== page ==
The Mozart Group, one of the most prominent, private American military organizations in Ukraine, has collapsed under a cloud of accusations ranging from financial improprieties to alcohol-addled misjudgments. Its struggles provide a revealing window into the world of foreign volunteer groups that have flocked to Ukraine with noble intentions only to be tripped up by the stresses of managing a complicated enterprise in a war zone.
“I’ve seen this happen many times,” said one of Mozart’s veteran trainers, who, like many others, spoke only anonymously out of concerns that the Russians might target him. “You got to run these groups like a business. We didn’t do that.”
Hundreds if not thousands of foreign veterans and volunteers have passed through Ukraine. Many of them, like Mr. Milburn and his group, are hard-living men who have spent their adult lives steeped in violence, solo fliers trying to work together in a very dangerous environment without a lot of structure or rules.
The Mozart Group thrived at first, training Ukrainian troops, rescuing civilians from the front lines and raising more than a million dollars in donations to finance it all. But then the money began to run out.
After months struggling to hold itself together, Mozart was plagued by defections, infighting, a break-in at its office headquarters and a lawsuit filed by the company’s chief financial officer, Andrew Bain, seeking the ouster of Mr. Milburn.
The lawsuit, filed in Wyoming, where Mozart is registered as a limited liability company, is a litany of petty and serious allegations, accusing Mr. Milburn among other things of making derogatory comments about Ukraine’s leadership while “significantly intoxicated,” letting his dog urinate in a borrowed apartment and “diverting company funds” and other financial malfeasance.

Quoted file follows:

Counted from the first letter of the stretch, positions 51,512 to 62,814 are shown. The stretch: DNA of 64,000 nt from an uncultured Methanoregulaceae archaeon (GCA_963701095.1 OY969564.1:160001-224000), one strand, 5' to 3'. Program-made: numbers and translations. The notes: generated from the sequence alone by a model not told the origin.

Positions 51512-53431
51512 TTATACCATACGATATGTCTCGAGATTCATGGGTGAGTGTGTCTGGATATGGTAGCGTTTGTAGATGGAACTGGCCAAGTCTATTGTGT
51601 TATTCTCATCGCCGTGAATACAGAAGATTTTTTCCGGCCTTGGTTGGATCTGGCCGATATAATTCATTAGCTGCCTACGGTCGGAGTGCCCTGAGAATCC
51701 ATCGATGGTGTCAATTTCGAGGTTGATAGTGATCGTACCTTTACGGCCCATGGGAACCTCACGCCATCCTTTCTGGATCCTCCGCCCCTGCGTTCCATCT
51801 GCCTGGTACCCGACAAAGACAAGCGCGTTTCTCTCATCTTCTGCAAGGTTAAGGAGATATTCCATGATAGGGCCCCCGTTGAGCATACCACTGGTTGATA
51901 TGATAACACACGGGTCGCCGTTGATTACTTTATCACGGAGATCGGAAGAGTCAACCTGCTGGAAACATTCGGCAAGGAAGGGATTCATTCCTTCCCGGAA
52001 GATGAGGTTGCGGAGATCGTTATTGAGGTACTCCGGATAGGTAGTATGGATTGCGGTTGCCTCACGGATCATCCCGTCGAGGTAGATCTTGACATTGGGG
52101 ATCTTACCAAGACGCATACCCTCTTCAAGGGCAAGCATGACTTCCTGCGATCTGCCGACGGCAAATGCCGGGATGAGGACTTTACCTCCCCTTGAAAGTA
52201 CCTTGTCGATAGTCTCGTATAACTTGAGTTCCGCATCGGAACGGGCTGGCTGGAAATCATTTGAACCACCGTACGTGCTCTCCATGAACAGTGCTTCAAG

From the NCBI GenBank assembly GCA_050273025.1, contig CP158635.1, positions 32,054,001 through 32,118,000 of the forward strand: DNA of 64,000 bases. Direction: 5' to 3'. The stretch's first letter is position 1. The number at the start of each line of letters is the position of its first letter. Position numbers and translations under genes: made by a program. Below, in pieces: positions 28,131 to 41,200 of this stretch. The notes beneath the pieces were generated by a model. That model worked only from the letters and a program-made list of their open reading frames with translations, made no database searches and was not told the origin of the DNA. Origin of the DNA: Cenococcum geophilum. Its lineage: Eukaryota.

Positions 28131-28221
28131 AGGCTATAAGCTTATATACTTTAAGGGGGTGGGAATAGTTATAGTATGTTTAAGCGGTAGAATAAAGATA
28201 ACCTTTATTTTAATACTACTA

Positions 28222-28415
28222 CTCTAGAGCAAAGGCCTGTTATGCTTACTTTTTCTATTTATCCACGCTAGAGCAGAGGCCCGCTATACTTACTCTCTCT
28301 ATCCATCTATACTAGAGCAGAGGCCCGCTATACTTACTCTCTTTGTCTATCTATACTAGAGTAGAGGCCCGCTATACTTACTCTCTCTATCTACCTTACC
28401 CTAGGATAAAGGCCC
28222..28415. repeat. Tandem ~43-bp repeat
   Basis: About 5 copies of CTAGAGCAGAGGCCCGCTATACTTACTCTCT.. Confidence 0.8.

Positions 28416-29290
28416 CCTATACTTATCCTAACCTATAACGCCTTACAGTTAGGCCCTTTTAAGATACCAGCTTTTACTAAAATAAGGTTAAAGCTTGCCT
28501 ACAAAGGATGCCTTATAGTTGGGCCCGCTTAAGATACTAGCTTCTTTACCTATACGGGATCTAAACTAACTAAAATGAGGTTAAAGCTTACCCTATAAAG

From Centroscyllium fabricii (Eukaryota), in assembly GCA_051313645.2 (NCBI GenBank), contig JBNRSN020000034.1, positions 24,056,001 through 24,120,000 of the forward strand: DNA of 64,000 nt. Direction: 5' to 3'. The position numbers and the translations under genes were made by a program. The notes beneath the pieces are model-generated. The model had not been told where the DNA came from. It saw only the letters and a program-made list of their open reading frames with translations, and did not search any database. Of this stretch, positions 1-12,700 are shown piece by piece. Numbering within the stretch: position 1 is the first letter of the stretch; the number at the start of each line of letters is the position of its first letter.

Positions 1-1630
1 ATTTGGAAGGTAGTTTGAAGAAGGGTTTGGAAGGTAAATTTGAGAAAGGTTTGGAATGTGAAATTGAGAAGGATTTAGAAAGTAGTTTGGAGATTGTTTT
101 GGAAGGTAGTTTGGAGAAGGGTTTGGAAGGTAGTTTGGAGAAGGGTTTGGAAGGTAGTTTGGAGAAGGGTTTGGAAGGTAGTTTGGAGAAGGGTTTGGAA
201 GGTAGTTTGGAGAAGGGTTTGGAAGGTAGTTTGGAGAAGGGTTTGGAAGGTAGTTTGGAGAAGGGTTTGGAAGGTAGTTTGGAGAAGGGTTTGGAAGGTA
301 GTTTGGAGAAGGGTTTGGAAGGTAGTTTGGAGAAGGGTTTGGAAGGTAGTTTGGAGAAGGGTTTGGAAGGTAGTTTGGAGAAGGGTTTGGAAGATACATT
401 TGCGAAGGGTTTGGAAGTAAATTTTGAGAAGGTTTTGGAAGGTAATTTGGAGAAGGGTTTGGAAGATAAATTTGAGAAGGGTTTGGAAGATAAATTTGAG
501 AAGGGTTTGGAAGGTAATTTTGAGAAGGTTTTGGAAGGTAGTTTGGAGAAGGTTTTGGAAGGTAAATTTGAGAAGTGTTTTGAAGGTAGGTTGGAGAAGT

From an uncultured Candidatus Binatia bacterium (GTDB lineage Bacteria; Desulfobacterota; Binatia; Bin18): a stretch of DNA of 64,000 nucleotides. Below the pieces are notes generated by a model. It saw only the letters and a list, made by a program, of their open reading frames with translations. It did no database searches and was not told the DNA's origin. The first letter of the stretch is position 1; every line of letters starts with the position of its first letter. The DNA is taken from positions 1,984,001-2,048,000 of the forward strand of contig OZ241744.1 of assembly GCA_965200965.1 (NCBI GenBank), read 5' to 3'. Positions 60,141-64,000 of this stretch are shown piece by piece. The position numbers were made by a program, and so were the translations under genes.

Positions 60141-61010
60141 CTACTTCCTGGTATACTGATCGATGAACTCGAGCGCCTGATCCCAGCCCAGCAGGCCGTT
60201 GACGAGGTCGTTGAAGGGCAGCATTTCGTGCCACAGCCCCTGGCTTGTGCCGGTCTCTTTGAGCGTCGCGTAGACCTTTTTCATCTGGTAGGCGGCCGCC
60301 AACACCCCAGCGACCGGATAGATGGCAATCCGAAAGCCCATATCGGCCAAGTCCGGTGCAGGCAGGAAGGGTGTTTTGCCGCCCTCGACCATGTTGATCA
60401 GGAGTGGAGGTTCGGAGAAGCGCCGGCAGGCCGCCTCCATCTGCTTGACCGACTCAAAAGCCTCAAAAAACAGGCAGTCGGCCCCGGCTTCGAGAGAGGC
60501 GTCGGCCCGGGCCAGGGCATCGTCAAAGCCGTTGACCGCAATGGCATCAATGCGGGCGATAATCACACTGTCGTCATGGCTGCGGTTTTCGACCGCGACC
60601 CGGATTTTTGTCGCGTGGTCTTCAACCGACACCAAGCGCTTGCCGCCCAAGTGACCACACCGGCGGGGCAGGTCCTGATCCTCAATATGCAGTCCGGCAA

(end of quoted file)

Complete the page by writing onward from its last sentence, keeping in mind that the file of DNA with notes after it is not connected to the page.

The State of the War
In the East: Russian forces are ratcheting up pressure on the beleaguered city of Bakhmut, pouring in waves of fighters to break Ukraine’s resistance in a bloody campaign aimed at securing Moscow’s first significant battlefield victory in months.
Mercenary Troops: Tens of thousands of Russian convicts have joined the Wagner Group to fight alongside the Kremlin’s decimated forces. Here is how they have fared.
Sidestepping Sanctions: Russian trade appears to have largely bounced back to where it was before the invasion of Ukraine, as the country’s neighbors and allies step in to fill the gaps left by Western restrictions.
Military Aid: After weeks of tense negotiations, Germany and the United States announced they would send battle tanks to Ukraine. But the tanks alone won’t help turn the tide, and Kyiv has started to press Western officials on advanced weapons like long-range missiles and fighter jets.
“I’ll be the first to admit that I’m flawed,” said Mr. Milburn, who acknowledged in an interview that he had been drinking when he made the comments on Ukraine. “We all are.” But he denied the more serious allegations about financial improprieties, calling them “utterly ridiculous.”
When Mr. Milburn showed up in Ukraine in early March last year, the capital, Kyiv, was seemingly on the precipice. Russian forces were blasting their way in from the suburbs and Ukraine was rushing thousands of inexperienced soldiers to the front.
That’s when, through a mutual friend, Mr. Milburn, 59, met Mr. Bain, 58. Also a former Marine colonel, Mr. Bain had been working in media and marketing in Ukraine for more than 30 years. “The Two Andys,” as Mozart employees would come to call them, shared a vision of doing whatever they could to help Ukraine win the war.
Mr. Milburn, whose career has tracked America’s wars of the past three decades, from Somalia to Iraq, had both the combat experience and the contacts. He counts Marine heavyweights like the author Bing West and a former defense secretary, Gen. James Mattis, as friends.
Mr. Bain had the organization. For eight years, since Russia invaded eastern Ukraine in 2014, he had been running the Ukrainian Freedom Fund, a charity he set up that turned donations into desperately needed gear for the Ukrainian military.
The two founded Mozart, the name a saucy response to the Russian mercenary force that uses the name of another famous composer, the Wagner Group. They also ran a short-lived podcast called “Two Marines in Kyiv.”